That rapport, and his espousal of “America First” trade policies, could make Trump a fierce proponent of Boeing.
“We’ll have to see what the response is from the Trump administration,” Schweizer said. “You could easily foresee some kind of ‘America First’ agenda come out of the Commerce Department and the Trump administration, and that could certainly change the dynamics more broadly for U.S. firms and the U.K. and Canada.”
Trump’s “Buy American” rhetoric set the stage for Boeing and other companies to rally for more protectionist trade policies, but he could see an opportunity to step in now and broker a deal, Aboulafia said.
“Trump is really fond of creating problems only to solve them, and it could be that’s exactly what will happen here. He’ll have set the tone … and then he’ll be the one that steps in and says, ‘OK, well this is obviously getting out of hand, we’ve got to restore relations with Canada.’”
Aboulafia added that the president has followed this pattern before, most evidently in the F-35 program: Trump pointed out its cost, got involved with negotiations and then finally took credit for savings that were likely already in the pipeline because of an increased production rate.
What are Canada’s other options?
If Canada walks away from Super Hornet buy, it could purchase used F/A-18 Hornets from another nation. Canadian leaders have already suggested that this option is on the table, with Australia and Kuwait both named by its defense minister Sajjan as potential sellers.
“There will be a couple dozen F/A-18s coming available from a variety of people, and that represents a significant store of spare parts and perhaps even aircraft that are in better shape than the Canadian ones,” Aboulafia acknowledged. But such a solution is short term at best, and Canada will eventually need to start a fighter competition to replace its aging CF-18s.
Boeing’s battle with Canada might be Lockheed Martin’s chance to revitalize its campaign in the country, and Trudeau’s chance to walk back his campaign promise not to buy the joint strike fighter.
“Trudeau was kind of trapped by his own comments. He had said, ‘No, no no, Harper had it wrong with F-35, we’re going to look for alternatives, particularly the Super Hornet,’ but Boeing is giving him the option to say, ‘Harper was right,’” Aboulafia said.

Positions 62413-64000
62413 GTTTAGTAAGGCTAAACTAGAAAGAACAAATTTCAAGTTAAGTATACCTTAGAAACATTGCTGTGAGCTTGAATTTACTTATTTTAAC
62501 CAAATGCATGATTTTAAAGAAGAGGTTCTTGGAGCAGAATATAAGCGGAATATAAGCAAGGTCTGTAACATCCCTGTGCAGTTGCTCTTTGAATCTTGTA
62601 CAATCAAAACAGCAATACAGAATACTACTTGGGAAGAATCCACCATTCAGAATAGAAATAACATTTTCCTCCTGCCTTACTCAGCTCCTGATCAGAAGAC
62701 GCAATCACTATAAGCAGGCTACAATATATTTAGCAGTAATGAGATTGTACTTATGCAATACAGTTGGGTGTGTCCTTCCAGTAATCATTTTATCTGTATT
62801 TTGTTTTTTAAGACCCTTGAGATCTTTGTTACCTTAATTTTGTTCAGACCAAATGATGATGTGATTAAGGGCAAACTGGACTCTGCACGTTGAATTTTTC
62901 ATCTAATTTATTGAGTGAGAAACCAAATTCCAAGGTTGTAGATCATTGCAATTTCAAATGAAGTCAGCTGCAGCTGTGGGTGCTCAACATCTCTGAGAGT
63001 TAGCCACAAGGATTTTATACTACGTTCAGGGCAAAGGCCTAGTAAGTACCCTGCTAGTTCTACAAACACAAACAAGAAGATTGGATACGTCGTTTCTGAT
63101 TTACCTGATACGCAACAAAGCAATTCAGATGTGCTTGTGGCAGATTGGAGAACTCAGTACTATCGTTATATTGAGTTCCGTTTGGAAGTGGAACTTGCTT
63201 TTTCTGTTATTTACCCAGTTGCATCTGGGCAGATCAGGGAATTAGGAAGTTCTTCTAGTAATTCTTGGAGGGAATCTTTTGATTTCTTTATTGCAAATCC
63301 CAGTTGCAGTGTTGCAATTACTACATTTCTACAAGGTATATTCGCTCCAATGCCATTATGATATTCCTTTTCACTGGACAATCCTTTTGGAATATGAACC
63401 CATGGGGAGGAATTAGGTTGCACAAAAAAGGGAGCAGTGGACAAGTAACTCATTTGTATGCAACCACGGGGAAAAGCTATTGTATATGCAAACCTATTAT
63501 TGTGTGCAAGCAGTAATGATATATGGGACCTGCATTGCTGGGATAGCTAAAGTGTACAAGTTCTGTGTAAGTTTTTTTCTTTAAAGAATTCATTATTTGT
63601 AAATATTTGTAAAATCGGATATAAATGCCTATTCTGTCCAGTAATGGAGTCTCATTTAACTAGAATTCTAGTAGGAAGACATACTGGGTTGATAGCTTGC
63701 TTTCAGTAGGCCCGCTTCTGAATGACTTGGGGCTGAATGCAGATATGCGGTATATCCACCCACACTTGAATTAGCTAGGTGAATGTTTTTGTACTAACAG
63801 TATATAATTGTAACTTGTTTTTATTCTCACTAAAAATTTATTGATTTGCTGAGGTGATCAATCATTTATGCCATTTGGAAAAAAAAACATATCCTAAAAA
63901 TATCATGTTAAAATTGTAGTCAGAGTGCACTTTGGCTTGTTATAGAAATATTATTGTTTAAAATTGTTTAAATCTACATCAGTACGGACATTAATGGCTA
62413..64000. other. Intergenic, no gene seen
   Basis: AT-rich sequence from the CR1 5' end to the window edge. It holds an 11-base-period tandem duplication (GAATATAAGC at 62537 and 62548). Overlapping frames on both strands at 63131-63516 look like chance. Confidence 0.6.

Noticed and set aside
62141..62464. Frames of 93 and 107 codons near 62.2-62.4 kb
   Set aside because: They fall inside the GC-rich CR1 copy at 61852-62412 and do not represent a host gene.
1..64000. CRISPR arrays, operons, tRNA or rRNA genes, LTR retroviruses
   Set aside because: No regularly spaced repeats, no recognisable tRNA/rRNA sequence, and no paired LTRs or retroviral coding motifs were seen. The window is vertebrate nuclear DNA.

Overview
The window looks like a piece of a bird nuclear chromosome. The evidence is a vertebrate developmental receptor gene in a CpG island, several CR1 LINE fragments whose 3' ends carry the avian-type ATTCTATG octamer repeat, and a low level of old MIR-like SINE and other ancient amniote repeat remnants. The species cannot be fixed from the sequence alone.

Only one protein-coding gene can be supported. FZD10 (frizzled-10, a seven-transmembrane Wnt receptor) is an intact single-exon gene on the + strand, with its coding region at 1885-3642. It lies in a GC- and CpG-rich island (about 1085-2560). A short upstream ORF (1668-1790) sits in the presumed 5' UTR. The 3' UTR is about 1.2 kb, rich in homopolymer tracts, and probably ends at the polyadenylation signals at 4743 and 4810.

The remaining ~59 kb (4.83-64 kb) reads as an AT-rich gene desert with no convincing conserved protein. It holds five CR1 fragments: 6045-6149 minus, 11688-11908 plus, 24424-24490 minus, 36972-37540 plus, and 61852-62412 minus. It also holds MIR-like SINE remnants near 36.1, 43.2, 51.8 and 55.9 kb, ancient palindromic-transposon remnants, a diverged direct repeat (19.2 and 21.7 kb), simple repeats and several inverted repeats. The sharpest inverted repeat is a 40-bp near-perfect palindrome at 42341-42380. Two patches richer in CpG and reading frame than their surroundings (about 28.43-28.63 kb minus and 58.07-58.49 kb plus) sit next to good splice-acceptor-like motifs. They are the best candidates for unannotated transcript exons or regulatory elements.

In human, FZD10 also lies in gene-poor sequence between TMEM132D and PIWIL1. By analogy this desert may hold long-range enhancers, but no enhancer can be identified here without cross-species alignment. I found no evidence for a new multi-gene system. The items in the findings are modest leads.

It’s a thin tightrope to walk: Lockheed needs Canada’s relationship with Boeing to sour in order to pave the way for an F-35 sale, but if its relationship to the United States goes too far south, Canada will also look past the F-35 and seek out European fighters, he said.
However, Lockheed can exert its own pressure on Canada. As a partner on the F-35 program, an estimated 110 Canadian businesses have already been awarded contracts to help build the joint strike fighter, which the expectation that the country would eventually purchase the aircraft. Canadian firms have already made more than CA$825 million, or $668 million in U.S. dollars, from the program, but Lockheed has threatened to pull its business and find suppliers elsewhere if Canada turns its back on the program.
The minute Canada makes a firm decision to drop the Super Hornet buy, it loses its biggest bargaining chip in its legal battle with Boeing, said Schweizer, who argued that it’s really in Canada’s best interest to hold out as long as possible and urge Boeing to drop its complaint.
“It’s about leverage, right? So if the Canadian government were to do anything to get under contract with Lockheed Martin, that would certainly reduce some of the Canadian government’s leverage about overall U.S. defense exports,” he said. “Even if it’s… getting some other Hornets from other countries, it’s still going to have a Boeing component to it in terms of support and sustainment on those aircraft.”
If relationship between Canada and the United States don’t improve, the dispute could push the Canadian government toward procuring a fighter jet from a European manufacturer, such as the Eurofighter Typhoon, Dassault Rafale or Saab Gripen E.
“A year ago I would have laughed if anyone said Canada might look at Eurofighter. Now I don’t know. Could be Gripens, or Rafale. It depends how bad relations get,” Aboulafia said.
That would be the worst-case scenario, not just for the U.S. defense industry, but for the U.S. military, who would lose the interoperability it had shared with its Canadian allies for decades.
“I think the thinking had been in Canada, before this, that when the U.S. goes to war, Canada goes with us because we’re allies. And if we’re going to go to war together, we’re going to need to have equipment so we can communicate and fight together,” Harrison said.